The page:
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Very graphic and not for everyone. Occasionally I'd have to switch the iPod to lighter listening, only to find it insipid, long for this horribly graphic, incredibly sad story and switch it back again.
This is one of many tragedies of 2001 that was totally eclipsed and further complicated by 9/11.
There is an interactive map and a few photos if you google the book title, as well as a National Geographic article available on the internet about one of the wildlife areas mentioned that I found to be excellent companions to this book. I wish this type of material was included as a PDF download in more audiobooks that have so much to do with a place.
There is also an afterward, consisting of an interview with the author and acknowledgements that gave additional context after the book.
3 of 3 people found this review helpful
Would you recommend this audiobook to a friend? If so, why?
Yes, I would definitely recommend this book. However, I would only recommend this book to a select group of readers who have an open mind and are searching for something a little different. I'm not too sure why I initially selected this particular download as it wouldn't have been my initial preference, but I had a surplus of credits. I'm so glad I picked this book. I am now googling the author, reading his interviews with Bill Moyers and now I'm hooked.
What other book might you compare The Devil's Highway to and why?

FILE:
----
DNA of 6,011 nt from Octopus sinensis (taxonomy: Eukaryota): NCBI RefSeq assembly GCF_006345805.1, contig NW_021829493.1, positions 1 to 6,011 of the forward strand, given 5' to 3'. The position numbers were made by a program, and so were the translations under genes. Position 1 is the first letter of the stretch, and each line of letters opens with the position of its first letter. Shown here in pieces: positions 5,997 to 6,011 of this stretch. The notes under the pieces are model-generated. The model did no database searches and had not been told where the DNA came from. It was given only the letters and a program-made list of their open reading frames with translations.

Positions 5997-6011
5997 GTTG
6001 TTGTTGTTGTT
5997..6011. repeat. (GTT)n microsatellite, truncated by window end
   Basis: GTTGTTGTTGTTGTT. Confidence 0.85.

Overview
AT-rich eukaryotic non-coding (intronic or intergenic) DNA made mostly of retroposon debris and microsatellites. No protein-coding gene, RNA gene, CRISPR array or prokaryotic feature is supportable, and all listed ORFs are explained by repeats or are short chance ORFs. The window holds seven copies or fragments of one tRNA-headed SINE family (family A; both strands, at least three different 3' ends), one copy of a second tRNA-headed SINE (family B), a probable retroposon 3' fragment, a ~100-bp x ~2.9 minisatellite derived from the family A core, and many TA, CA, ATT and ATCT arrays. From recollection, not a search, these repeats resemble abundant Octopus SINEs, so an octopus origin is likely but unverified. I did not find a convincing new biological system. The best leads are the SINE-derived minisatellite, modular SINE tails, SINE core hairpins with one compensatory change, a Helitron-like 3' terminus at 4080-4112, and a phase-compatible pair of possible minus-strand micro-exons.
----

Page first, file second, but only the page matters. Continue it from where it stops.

It's a haunting and harrowing read, much like Cormac Mccarthy's The Road. It's dark, gloomy, and in your face. While many readers get turned off with the grotesque details, I feel leaving out those details discounts the plight of the walkers and La Migra.
Which scene was your favorite?
There were no favorite scenes, but I wish the author would have invested more time in doing more follow up research on the dead walkers, the survivors and the Border Patrol agents who played a role in the rescue efforts.
If you could give The Devil's Highway a new subtitle, what would it be?
The Road to Perdition
Any additional comments?
Urrea's narration of his book was pure genius. His tone, pitch, mood, and command of the story was flawless. I stopped myself on several occasions fast forwarding to the key moments of despair due to the anxiety the was building inside of me.
2 of 2 people found this review helpful
What did you like best about this story?
A true story written like an angry elegy. Hard to listen to in parts, but that's the point. Urrea wants us to face into the reality. It's true, it really happened, and it's still happening. It is an important story beyond the US-Mexican border also.
Urrea is a novelist and essayist; this is clear throughout this story which is full of facts and analysis but presented with a storyteller's skill. The book won several awards and shortlisted for the Pulitzer. I will seek out Urrea's other novels now.